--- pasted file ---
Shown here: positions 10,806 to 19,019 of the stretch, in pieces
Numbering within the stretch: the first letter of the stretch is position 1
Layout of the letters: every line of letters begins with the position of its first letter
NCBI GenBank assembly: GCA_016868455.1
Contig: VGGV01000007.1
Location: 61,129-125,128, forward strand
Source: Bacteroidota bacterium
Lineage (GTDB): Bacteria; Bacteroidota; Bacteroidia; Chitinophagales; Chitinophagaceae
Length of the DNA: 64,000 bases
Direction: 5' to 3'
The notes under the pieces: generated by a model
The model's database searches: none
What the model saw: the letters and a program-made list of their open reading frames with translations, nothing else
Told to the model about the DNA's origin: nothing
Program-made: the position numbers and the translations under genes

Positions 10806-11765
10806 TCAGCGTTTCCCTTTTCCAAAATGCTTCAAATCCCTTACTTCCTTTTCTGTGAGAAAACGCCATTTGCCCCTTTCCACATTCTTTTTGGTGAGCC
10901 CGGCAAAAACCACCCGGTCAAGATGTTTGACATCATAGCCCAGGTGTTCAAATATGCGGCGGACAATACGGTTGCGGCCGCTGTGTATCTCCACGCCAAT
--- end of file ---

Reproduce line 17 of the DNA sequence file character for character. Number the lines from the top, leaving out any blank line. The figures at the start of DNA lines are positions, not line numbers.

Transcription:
10806 TCAGCGTTTCCCTTTTCCAAAATGCTTCAAATCCCTTACTTCCTTTTCTGTGAGAAAACGCCATTTGCCCCTTTCCACATTCTTTTTGGTGAGCC